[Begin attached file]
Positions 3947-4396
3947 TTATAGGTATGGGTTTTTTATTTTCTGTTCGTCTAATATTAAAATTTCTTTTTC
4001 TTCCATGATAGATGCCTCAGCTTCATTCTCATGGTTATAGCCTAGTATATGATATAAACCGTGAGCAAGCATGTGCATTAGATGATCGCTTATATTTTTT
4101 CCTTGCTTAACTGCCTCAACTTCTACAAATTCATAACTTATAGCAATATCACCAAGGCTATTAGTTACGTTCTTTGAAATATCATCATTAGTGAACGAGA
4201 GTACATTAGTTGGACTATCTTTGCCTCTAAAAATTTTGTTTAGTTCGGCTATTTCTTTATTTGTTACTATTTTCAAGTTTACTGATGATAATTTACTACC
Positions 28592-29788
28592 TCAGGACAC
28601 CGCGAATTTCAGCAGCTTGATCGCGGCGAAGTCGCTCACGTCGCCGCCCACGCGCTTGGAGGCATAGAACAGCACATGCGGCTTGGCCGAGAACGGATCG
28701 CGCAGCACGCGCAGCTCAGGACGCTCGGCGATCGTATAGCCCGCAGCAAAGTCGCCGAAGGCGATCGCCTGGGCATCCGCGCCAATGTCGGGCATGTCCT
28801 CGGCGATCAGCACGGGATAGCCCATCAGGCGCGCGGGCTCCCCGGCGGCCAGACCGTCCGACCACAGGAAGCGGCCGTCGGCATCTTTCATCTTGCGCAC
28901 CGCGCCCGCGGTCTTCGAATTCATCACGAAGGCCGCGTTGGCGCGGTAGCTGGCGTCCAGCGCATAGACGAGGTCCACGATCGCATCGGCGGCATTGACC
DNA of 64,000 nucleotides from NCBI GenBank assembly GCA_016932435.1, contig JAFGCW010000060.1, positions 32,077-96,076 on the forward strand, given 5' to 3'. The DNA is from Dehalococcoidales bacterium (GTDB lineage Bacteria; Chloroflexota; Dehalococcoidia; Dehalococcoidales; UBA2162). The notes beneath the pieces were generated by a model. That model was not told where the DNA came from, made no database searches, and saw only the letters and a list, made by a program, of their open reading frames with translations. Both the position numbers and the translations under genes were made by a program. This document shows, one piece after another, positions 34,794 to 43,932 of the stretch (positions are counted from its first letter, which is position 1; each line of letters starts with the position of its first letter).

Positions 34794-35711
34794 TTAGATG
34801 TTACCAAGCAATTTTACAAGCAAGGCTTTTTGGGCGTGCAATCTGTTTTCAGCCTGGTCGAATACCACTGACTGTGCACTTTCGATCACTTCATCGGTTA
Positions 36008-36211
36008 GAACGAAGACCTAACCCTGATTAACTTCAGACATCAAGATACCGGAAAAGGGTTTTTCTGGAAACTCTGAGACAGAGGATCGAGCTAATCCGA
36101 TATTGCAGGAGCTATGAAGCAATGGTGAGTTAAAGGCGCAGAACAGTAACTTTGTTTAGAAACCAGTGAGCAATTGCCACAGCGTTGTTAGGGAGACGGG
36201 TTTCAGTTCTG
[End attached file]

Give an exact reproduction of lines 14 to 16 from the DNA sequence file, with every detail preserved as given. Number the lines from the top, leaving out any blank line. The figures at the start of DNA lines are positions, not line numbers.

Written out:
34794 TTAGATG
34801 TTACCAAGCAATTTTACAAGCAAGGCTTTTTGGGCGTGCAATCTGTTTTCAGCCTGGTCGAATACCACTGACTGTGCACTTTCGATCACTTCATCGGTTA
Positions 36008-36211